A second type of sometimes overlooked participation is user-shaped innovation. In areas such as software, apps, and games, people who don't think of themselves as inventors—typically because they think inventors need to be engineers or scientists—create, test, and refine new products.

In fact, studies have found that the majority of innovations come from a back-and-forth between lead users and manufacturers. At the Lemelson Center, our project on innovation in skateboarding highlights how skaters have worked with new materials to redesign boards and other equipment, even as they invented new moves and tricks. Ideas move upstream to materials scientists and engineers who learn of the need for new kinds of wheels, bearings, and other components.

Photo taken outside the museum, where a skateboarding space has been set up. A young woman skateboards on it, wearing a helmet. Camera person and audience watching. Sunny, clear day.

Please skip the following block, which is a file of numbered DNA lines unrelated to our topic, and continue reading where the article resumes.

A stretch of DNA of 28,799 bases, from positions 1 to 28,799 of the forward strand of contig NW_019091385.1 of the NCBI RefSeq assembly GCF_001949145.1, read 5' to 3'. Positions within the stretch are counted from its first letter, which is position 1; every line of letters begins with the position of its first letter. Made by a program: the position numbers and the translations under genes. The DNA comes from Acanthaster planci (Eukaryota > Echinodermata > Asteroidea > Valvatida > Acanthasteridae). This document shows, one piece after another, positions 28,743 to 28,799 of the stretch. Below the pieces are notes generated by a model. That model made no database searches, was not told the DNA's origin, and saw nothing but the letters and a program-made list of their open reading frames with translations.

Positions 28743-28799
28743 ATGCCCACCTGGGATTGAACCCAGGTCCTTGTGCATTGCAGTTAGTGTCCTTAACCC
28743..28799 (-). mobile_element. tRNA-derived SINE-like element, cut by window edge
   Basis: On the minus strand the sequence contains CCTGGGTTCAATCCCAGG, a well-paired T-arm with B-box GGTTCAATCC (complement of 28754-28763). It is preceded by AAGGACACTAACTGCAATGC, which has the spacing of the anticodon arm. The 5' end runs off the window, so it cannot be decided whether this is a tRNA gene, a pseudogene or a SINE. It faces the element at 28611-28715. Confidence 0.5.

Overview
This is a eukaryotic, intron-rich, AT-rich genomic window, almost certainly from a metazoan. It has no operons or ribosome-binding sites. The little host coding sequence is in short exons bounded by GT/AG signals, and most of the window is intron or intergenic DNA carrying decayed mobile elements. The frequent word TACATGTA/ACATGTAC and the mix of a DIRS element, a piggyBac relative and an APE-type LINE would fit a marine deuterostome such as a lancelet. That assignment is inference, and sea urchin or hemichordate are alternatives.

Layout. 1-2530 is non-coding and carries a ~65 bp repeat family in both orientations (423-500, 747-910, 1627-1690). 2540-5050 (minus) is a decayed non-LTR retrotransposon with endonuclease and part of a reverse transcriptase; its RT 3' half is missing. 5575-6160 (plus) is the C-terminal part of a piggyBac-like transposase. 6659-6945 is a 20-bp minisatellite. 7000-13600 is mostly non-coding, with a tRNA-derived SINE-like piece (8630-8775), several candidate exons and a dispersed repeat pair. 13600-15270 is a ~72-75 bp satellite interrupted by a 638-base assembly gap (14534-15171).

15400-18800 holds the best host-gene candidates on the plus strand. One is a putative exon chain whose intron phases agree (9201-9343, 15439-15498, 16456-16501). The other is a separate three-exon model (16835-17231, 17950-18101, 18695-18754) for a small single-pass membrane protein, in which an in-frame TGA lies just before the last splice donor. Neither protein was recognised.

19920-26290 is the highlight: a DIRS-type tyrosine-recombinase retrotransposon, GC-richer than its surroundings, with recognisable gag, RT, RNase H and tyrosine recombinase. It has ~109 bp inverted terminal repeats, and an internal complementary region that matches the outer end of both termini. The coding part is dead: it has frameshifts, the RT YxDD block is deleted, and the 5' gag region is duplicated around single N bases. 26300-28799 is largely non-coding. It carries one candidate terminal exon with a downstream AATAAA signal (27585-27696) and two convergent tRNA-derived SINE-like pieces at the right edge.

Third, people participate by becoming independent inventors and innovators in larger research groups in industry or academia. Independent inventors earn about 20,000 patents annually (6% of all U.S. patents issued 2015).

People in democratic societies have participative choices about the kind of society they want to live in and how their taxes should be spent. It takes a society-wide consensus to invest in science, engineering, and innovation to raise and sustain a higher standard of living. An innovative society takes money from the present and spends it on research that will come to fruition in the future. It is not always easy to convince the public that this is the right approach—a challenge we undoubtedly will see play out in the present U.S. election cycle.